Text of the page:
Firstly, regarding those who still argue about “staying the course” in Iraq:
Secondly, I’ve been thinking about applying the
Mo Movie Measure Bechdel-Wallace Rule to reorganising my SF collection, giving pride of place to those novels which pass it and relegating the rest to the less convenient shelves.
For those who’ve not come across it before, the Bechdel-Wallace Rule for feminist moviegoing is as follows:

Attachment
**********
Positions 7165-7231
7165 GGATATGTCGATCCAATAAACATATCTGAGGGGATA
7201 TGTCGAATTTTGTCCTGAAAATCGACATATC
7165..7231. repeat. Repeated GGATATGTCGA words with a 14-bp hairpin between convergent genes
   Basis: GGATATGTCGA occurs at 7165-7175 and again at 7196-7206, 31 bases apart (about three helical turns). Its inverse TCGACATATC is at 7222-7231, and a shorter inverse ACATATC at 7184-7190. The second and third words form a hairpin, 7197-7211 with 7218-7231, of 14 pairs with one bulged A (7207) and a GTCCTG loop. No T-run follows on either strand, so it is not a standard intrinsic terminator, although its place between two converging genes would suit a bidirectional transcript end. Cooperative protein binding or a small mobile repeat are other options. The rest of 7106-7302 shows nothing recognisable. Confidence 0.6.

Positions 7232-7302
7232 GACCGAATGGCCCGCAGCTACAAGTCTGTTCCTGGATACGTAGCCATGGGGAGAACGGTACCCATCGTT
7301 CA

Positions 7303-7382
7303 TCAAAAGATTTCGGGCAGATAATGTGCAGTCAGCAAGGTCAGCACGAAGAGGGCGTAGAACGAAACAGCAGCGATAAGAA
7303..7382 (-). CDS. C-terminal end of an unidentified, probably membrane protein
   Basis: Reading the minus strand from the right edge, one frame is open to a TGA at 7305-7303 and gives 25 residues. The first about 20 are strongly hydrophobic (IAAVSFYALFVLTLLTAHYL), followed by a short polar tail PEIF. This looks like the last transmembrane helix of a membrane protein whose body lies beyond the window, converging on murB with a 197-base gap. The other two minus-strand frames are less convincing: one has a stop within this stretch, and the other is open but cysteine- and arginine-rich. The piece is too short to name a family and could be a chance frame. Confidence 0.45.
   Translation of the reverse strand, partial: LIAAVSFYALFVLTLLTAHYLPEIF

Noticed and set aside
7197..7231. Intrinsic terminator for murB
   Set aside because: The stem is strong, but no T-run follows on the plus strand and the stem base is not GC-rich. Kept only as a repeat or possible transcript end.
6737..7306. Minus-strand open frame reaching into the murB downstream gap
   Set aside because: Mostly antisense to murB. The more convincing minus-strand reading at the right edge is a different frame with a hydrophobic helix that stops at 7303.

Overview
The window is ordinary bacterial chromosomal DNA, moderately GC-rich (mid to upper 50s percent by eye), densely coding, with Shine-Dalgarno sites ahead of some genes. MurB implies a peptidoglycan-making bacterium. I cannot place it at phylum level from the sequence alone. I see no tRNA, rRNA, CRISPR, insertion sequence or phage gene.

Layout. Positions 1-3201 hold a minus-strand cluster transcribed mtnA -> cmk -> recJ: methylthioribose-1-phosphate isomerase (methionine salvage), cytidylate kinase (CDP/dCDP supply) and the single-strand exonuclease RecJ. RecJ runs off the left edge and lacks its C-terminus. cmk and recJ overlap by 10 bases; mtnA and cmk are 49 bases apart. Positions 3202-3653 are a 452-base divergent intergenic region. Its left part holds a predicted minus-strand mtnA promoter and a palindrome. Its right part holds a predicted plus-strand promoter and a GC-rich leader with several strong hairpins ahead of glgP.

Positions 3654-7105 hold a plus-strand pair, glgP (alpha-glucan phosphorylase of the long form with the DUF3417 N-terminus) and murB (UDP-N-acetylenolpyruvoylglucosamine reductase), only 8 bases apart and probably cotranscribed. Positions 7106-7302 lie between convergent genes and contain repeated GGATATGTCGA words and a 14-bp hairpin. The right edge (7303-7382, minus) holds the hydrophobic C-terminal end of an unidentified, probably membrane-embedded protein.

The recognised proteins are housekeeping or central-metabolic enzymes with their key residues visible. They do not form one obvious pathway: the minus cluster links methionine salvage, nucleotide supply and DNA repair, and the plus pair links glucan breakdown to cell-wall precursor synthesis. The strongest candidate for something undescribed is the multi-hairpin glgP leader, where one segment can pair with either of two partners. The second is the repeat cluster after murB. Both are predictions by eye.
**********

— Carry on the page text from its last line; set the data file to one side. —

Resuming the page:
- The film must have
- at least two named women in it, who
- talk to each other, about
- something other than a man.
Moving away from SF and movies, I’m glad to say that Jane Austen passes the Bechdel-Wallace Test with flying colours, as the many women in those novels talk to each other all the time about various factors influencing societal status that involve matters of character, discretion and honour among women quite separately from the men of their communities. Indeed, Austen’s characters all spend at least as much time discussing marriage as an institutional necessity than they actually spend discussing individual men as potential husbands.